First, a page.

Covestro starts commercial production of composites
To leverage this market potential, Covestro has significantly expanded its production capacity and developed the Franconian town of Markt Bibart into a location for high-tech materials. It is located in the vicinity of renowned universities that conduct intensive research into the further development of composite materials. Covestro now employs 50 people in Markt Bibart, and further expansion is planned. Overall, the company has invested a mid-double-digit million euro sum.
Increasing demand for composite materials
The demand for strong and light materials is growing worldwide. Composite materials (composites) made of fiber-reinforced thermoplastics play an important role. They contribute to climate protection and resource conservation, by that reducing energy consumption and offering powerful sustainability opportunities. “Covestro develops material solutions and technologies for the major challenges facing mankind, such as climate protection, population growth, urbanization and increasing mobility. Composite materials are playing an increasingly important role in this”, said CEO Patrick Thomas to journalists.
Sustainability as driving force
Patrick Thomas added: “The driving force behind all these developments is sustainability: We want to benefit society and improve people's quality of life, but minimize the impact on the environment. We have also developed a polyurethane resin that, in combination with reinforcing glass fibers and a special manufacturing process, enables the cost-efficient production of rotor blades for wind turbines. In this way, we promote the further expansion of renewable energies.”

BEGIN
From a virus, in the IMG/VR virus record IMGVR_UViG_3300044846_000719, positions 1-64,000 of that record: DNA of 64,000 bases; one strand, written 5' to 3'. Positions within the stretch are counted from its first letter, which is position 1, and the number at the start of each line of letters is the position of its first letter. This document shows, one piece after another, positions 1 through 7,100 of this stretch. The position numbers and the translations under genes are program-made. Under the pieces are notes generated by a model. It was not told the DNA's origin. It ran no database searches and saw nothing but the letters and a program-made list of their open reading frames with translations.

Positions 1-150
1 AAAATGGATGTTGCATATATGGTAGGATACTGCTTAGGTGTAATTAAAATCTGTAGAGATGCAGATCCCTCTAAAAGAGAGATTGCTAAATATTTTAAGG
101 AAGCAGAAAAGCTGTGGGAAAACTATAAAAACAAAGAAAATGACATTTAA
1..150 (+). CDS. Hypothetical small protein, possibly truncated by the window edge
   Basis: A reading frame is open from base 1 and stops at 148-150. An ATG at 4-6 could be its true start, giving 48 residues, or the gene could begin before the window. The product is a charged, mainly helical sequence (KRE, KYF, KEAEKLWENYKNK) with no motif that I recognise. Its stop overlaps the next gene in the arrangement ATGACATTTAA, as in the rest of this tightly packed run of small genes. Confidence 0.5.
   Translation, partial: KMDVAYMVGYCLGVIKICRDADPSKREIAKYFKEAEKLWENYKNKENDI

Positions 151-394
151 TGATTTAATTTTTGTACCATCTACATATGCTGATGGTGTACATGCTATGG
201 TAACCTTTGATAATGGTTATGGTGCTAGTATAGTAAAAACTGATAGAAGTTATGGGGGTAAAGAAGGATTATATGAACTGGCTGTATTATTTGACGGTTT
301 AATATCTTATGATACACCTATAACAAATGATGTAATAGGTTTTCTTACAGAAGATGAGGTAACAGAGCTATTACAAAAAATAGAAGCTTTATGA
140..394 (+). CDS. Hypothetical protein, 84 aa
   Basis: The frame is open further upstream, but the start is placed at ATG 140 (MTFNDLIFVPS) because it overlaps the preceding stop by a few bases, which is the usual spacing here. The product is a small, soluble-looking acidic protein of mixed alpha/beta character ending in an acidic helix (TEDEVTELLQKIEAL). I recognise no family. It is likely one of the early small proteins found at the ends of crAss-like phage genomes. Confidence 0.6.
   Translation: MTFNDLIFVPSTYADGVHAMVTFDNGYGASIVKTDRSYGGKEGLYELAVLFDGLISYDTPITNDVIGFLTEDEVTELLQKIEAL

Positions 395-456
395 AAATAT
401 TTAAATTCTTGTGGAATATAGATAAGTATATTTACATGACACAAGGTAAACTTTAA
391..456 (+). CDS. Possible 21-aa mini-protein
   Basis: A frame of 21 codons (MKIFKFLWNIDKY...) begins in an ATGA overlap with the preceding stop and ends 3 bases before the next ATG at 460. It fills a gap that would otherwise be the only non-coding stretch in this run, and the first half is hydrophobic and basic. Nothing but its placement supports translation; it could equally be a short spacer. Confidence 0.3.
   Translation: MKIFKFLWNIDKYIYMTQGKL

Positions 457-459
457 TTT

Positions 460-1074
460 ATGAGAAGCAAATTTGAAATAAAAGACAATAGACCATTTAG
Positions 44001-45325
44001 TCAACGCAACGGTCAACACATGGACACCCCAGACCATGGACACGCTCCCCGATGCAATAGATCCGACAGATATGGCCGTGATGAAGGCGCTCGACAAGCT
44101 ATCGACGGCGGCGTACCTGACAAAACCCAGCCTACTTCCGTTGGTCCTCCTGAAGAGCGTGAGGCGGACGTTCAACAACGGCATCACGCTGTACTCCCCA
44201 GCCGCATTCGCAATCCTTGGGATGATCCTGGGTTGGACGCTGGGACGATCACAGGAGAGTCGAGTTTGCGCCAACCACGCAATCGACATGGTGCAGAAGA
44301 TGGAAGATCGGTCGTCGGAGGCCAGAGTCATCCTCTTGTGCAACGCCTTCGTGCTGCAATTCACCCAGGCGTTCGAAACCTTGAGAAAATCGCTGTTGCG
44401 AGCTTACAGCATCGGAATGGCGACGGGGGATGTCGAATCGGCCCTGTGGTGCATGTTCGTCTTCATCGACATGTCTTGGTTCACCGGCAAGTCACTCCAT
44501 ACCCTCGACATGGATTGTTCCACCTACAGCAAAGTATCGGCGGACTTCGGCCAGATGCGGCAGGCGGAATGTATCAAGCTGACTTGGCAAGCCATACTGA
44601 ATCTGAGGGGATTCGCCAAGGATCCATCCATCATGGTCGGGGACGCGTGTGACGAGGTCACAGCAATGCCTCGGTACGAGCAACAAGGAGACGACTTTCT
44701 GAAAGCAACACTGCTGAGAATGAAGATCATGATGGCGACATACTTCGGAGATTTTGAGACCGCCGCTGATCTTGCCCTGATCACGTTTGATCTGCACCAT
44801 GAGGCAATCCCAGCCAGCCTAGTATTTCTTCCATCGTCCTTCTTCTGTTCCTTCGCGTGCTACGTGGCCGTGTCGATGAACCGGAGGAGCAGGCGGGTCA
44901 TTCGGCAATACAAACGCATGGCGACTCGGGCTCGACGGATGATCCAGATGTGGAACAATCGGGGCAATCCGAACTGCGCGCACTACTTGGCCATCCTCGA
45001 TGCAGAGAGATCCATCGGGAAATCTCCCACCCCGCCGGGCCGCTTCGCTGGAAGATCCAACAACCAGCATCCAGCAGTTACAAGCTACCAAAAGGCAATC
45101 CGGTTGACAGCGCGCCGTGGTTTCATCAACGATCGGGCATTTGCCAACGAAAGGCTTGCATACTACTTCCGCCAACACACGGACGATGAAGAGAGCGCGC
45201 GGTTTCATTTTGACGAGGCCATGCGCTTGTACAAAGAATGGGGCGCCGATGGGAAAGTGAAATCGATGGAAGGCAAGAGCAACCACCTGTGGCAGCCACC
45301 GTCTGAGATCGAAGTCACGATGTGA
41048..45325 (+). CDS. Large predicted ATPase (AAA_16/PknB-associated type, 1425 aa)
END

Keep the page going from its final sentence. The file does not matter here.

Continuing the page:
“Our polycarbonates have already proven themselves in many applications that require strength, low weight and beauty, and have replaced conventional materials such as metal and glass,” said Michelle Jou, who heads Covestro's global polycarbonate business from Shanghai. “They can be found in applications such as laptop housings, car interiors, headlights and panoramic roofs, and medical devices, just to name a few.”
“However, the electronics industry and other industries want even stronger and lighter materials that can be used to produce thinner parts and integrated functionality,” explained Michelle Jou. “In addition, there is a desire for more efficient production. With our new high-tech material, we're closing this gap.”
The composite material of the future is based on continuous carbon or glass fibers impregnated with polycarbonate, thermoplastic polyurethane (TPU) or other thermoplastic resins. From this, Covestro produces uni-directional reinforced tapes and sheets for further processing by customers. These products can be tuned to infinite combinations, giving designers completely new creative opportunities. Another special feature of CFRTPs is that they feel and sound like metal, but offer the design freedom of plastics.